Confusion Corner: Blaye, Blaye, Blaye

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Tucked away in a sleepy corner off the right bank of the Gironde Estuary, you’ll find the town of Blaye. Blaye is a picture-postcard-perfect town rich in history and charm. Wine lovers, of course, will recognize the name Blaye as a small-but-impressive area for the production of Bordeaux wine. And that’s where the confusion begins. There are three appellations d’origine contrôlée (AOCs) that go by the name of Blaye: Blaye AOC, Côtes de Blaye AOC, and Côtes de Bordeaux–Blaye AOC They all share the exact same location and all three—of course—produce Bordeaux wine.

And yet and still, each of these three appellations comes with its own unique twist.  Here’s what we mean:

Blaye AOC: The Blaye AOC is approved to produce still (non-sparkling) dry red wines only. Blaye AOC may be produced from any of the six “typical” red Bordeaux varieties: Cabernet Sauvignon, Cabernet Franc, Merlot, Malbec (known here as “Côt), Petit Verdot, and/or Carmenère. There are, however, some interesting parameters set to the assemblage (blend): at least 50% of the blend must consist of the three principal varieties of the appellation—Cabernet Sauvignon, Cabernet Franc, and Merlot. The other three grapes (Malbec/Côt, Petit Verdot, and Carmenère) may only be found in concentrations of less than 50% (combined).

Photo of vineyards in Blaye by Michael Clarke via Wikimedia Commons

Côtes de Blaye AOC: The Côtes de Blaye AOC produces still (non-sparkling) dry white wines only. This appellation could be considered a loveable misfit of Bordeaux, as the wines are required to be based on Colombard and/or Ugni Blanc. You read that right! As a matter of fact, the wine must be produced using 60% to 90% (combined) Ugni Blanc and/or Colombard. The remainder may consist of Sauvignon Blanc, Sauvignon Gris, Sémillon, and/or Muscadelle.

Côtes de Bordeaux–Blaye AOC: The Blaye sub-region of the Côtes de Bordeaux AOC produces still (non-sparkling wines) in both dry red and dry white. This appellation was created in 2015 when the late, great Premieres Côtes de Blaye AOC was absorbed by the Côtes de Bordeaux AOC.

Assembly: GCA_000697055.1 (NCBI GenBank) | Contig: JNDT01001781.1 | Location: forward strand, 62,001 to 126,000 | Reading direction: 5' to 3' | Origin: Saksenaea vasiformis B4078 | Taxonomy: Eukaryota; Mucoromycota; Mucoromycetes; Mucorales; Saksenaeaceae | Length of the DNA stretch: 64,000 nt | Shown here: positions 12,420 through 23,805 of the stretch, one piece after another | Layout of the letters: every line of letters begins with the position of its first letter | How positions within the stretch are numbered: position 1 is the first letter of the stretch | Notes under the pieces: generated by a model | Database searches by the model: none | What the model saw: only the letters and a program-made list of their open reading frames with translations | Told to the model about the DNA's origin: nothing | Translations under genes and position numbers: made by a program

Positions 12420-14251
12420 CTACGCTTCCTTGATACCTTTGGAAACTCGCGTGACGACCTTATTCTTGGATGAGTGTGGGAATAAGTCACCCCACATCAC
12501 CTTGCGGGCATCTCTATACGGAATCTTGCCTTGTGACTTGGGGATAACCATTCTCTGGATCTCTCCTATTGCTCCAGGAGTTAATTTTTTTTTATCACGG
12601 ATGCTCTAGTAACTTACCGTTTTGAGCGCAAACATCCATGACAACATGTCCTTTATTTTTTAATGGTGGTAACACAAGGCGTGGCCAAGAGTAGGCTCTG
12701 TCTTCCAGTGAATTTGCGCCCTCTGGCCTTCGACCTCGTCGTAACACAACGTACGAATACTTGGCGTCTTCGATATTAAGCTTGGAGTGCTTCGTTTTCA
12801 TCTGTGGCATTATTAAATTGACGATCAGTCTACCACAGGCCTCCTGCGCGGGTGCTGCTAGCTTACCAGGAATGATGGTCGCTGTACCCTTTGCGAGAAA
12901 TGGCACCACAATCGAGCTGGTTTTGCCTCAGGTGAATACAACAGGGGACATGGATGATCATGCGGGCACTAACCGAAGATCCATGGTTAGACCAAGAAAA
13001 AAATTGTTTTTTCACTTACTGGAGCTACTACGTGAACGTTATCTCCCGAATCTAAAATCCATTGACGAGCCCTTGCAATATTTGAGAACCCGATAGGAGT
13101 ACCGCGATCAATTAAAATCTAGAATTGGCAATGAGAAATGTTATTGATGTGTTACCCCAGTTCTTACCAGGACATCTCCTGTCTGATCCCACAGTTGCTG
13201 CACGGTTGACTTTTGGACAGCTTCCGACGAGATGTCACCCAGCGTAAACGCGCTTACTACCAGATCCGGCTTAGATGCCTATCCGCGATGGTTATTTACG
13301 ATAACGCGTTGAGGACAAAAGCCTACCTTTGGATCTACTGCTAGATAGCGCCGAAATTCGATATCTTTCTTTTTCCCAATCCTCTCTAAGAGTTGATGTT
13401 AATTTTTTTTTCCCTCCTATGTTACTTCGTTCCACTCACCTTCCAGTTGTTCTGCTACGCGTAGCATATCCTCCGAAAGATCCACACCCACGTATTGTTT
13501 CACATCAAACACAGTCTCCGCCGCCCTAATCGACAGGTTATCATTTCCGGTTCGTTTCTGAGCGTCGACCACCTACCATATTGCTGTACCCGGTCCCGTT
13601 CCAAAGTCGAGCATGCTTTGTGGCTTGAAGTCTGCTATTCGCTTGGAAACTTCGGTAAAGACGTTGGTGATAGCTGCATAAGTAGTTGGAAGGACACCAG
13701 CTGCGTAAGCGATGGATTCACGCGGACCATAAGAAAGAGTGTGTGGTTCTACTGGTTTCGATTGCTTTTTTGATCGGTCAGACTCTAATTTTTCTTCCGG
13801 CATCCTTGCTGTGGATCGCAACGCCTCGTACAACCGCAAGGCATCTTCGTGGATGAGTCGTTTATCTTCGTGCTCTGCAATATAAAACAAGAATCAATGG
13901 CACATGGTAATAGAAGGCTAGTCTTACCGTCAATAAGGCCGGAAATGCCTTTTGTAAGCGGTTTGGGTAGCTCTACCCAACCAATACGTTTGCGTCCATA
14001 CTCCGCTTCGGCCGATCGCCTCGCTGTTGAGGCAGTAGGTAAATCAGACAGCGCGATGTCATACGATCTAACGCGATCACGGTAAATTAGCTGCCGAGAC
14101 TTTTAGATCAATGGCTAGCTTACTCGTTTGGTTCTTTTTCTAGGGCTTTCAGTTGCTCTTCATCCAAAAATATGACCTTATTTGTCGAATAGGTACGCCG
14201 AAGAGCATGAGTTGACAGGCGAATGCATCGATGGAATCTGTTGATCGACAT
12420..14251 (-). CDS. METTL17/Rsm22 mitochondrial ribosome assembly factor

The regulations for the red wines are similar to—but not exactly the same—as those for the Blaye AOC. Côtes de Bordeaux–Blaye AOC Rogue must contain a minimum (combined) 50% Cabernet Sauvignon, Cabernet Franc, and Merlot; Carmenère has a maximum of 10%, and Petit Verdot and Carmenère combined may not exceed 15%.

The white wines of the Côtes de Bordeaux–Blaye AOC somewhat reflect the requirements for standard dry white Bordeaux wines and may contain any combination of Sauvignon Blanc, Sauvignon Gris, Sémillon, and/or Muscadelle (although it is likely to be heavy on the Sauvignon Blanc). Colombard and Ugni Blanc, while allowed, must be kept to a (combined) maximum of 15%.

The red wines of the Blaye AOC and the Côtes de Bordeaux–Blaye AOC seem awfully similar, so it helps to keep in mind that the Côtes de Bordeaux is considered one of Bordeaux’s over-arching regional appellations, and as such it maintains somewhat looser standards than those required for the other AOCs, as seen in the following examples:

  • Blaye AOC: Minimum potential alcohol: 12%, maximum yield: 48 hl/ha
  • Côtes de Bordeaux–Blaye AOC Rogue: Minimum potential alcohol: 11.5%, maximum yield: 52 hl/ha

Any questions?

References/for more information:

The Bubbly Professor is “Miss Jane” Nickles of Austin, Texas… missjane@prodigy.net

Confusion Corner: Tuff, Tufa, Tuffeau

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Tuff, tufa, tuffeau: welcome to confusion corner.

These “three t’s” are all types of stone and/or soil. Two—tuff and tuffeau—are of particular interest to viticulture, while tufa is the odd man out.

Let’s take a closer look:

Tuff: Tuff (pronounced tuhf like the English word tough) is a type of volcanic soil; however, it is sometimes classified as a sedimentary soil—so let’s just say it is formed via both volcanism and sedimentation.

Tuff is created when molten lava blasts out of a volcano, cools and fragments as it floats through the air, and eventually lands in a heap upon the ground. With time, the fragments (including volcanic ash as well as bits of igneous rock) settle, condense, and cement together into a soft, porous stone.

Tuff soils inside the crater of Mount Vesuvius (photo credit: Simona Cerrato via Wikimedia Commons)

Tuff-based soils are found in Napa (Howell Mountain), Lake County (California), Madeira, Hungary (Tokaj), Alto Piemonte (Gattinara, Ghemme), Campania (Mount Vesuvius) and large swaths of Yellowstone Park.

Tuffeau: Tuffeau (pronounced too’-foo) is a local type of limestone found in the Loire Valley. Tuffeau is fine-grained and very low density (about half the density of granite). Tuffeau is formed from the remnants of the sea floor (sediment, fossilized sea creatures, and sand) that covered the Loire Valley over 90 million years ago. Over the millennia, these particles became compressed to form a unique type of limestone due to the presence of foraminifera (creatures with multi-chambered shells), and the (previously) shallow water that stood between 2 and 20 meters deep—other forms of limestone were formed under deeper waters.

The fortified wall at the 8th-centure Château de Loches, showing tuffeau blocks of various ages (photo credit: Valerius Tygart via Wikimedia Commons)